Don’t patch it, it’s fine?

I wrote back in 2013 about my shock at discovering that the companies are now publicly calling to stop the investment in security and avoid fixing security bugs in my article Brainwashing in security. There, we witnessed the head of Adobe security, Brad Arkin, tell us that the companies should not be wasting their precious resources on “fixing every little bug”, agreeing to the comment made by another participant, John Viega from SilverSky, that:

“For most companies it’s going to be far cheaper and serve their customers a lot better if they don’t do anything [about security bugs] until something happens.”

All right, fast forward three years and Adobe becomes a showcase. Here is what Google senior security engineer Darren Bilby, speaking at the Kiwicon, has to tell us about the security of the contemporary software:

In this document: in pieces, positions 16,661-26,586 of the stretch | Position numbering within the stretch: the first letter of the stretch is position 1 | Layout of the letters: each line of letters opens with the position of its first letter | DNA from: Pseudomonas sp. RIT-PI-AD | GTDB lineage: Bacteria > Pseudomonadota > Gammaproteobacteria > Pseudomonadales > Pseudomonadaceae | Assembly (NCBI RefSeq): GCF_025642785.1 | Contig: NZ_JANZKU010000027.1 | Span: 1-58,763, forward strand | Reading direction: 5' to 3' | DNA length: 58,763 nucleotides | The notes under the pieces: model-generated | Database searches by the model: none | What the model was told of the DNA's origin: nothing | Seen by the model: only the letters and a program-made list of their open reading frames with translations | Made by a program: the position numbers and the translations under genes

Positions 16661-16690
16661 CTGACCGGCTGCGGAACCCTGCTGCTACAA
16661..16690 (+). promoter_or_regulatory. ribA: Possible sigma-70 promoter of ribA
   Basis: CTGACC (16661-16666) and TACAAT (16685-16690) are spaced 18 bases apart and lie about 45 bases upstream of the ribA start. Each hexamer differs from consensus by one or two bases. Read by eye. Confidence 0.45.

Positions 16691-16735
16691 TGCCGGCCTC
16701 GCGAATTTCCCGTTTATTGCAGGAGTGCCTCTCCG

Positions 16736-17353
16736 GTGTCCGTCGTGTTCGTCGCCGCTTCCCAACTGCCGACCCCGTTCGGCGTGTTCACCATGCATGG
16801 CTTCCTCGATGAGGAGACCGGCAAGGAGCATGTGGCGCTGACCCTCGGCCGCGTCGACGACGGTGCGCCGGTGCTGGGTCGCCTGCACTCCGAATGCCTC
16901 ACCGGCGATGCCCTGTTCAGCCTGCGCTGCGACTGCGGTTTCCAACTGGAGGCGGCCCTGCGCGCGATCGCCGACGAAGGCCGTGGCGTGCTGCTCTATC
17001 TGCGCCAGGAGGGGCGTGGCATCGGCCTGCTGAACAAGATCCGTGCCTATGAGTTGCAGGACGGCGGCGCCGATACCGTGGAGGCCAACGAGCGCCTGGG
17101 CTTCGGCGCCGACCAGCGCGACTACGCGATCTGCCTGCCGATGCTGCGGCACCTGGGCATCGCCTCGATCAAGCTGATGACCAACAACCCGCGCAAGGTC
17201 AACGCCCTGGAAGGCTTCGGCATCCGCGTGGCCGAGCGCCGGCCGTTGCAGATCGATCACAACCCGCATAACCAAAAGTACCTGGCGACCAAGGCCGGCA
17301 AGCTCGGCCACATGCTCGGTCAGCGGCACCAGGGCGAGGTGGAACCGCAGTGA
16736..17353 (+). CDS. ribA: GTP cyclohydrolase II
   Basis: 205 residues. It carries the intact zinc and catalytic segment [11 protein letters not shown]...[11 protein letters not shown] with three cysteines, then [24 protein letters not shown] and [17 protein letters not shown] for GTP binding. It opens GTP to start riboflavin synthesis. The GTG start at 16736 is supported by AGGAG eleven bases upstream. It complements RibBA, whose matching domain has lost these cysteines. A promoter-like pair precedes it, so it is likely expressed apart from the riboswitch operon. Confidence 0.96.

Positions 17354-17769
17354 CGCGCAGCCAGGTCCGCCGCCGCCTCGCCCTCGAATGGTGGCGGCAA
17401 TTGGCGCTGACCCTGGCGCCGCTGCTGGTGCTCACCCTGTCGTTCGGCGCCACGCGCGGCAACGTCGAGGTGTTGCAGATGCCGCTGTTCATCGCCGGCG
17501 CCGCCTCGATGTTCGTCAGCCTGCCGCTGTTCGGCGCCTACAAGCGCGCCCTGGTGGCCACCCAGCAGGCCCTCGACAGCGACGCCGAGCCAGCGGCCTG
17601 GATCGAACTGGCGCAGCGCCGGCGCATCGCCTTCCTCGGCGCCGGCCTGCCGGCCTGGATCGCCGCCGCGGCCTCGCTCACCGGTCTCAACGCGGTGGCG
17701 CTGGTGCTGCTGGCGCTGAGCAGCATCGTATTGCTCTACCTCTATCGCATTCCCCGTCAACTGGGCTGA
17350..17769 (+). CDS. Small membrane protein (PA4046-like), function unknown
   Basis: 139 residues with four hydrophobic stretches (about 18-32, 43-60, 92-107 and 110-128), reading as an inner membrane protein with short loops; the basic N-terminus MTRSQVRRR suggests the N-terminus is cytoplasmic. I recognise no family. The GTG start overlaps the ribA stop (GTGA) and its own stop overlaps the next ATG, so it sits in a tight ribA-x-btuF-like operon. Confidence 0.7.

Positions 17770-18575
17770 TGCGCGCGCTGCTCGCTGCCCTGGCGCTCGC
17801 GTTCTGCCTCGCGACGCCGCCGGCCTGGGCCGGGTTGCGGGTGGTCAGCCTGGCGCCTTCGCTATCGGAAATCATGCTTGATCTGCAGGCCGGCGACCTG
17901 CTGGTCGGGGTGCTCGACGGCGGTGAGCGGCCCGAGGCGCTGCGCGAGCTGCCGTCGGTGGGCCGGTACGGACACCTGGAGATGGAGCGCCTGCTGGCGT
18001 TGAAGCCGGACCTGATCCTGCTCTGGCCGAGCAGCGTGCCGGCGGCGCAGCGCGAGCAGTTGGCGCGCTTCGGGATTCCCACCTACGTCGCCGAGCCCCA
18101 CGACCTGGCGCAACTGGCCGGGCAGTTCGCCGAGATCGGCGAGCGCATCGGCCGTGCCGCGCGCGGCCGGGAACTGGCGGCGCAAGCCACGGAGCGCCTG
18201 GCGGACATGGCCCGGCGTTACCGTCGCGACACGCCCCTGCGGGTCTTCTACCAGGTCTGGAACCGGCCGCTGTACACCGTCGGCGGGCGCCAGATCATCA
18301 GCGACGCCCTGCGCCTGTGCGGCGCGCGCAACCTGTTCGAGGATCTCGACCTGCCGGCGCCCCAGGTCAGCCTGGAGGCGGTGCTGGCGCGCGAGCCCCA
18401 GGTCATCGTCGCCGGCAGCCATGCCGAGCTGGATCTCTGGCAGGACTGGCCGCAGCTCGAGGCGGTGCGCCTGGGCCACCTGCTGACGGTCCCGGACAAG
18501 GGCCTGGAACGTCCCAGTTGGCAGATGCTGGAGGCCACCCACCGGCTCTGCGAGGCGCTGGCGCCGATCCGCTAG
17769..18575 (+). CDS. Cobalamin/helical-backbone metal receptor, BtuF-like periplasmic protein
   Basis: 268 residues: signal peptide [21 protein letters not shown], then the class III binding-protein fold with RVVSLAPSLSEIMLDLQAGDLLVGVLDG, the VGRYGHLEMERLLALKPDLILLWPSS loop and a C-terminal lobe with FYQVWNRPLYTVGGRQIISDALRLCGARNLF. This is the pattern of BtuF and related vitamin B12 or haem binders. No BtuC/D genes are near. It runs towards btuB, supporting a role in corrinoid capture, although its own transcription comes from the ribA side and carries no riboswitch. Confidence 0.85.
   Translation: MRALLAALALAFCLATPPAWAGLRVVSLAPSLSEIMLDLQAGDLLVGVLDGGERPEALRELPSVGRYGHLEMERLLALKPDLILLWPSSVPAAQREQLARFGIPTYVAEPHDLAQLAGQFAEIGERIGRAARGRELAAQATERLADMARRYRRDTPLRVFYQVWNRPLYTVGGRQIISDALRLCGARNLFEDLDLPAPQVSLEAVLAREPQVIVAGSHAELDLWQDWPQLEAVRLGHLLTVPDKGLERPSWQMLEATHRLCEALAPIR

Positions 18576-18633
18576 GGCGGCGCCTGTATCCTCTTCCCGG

“We are giving people systems that are not safe for the internet and we are blaming the user,” Bilby says.

He illustrated his point by referring to the 314 remote code execution holes disclosed in Adobe Flash last year alone, saying the strategy to patch those holes is like a car yard which sells vehicles that catch on fire every other week.

The security strategy at Adobe is clearly paying its dividends. Way to go, Adobe, way to go…

 

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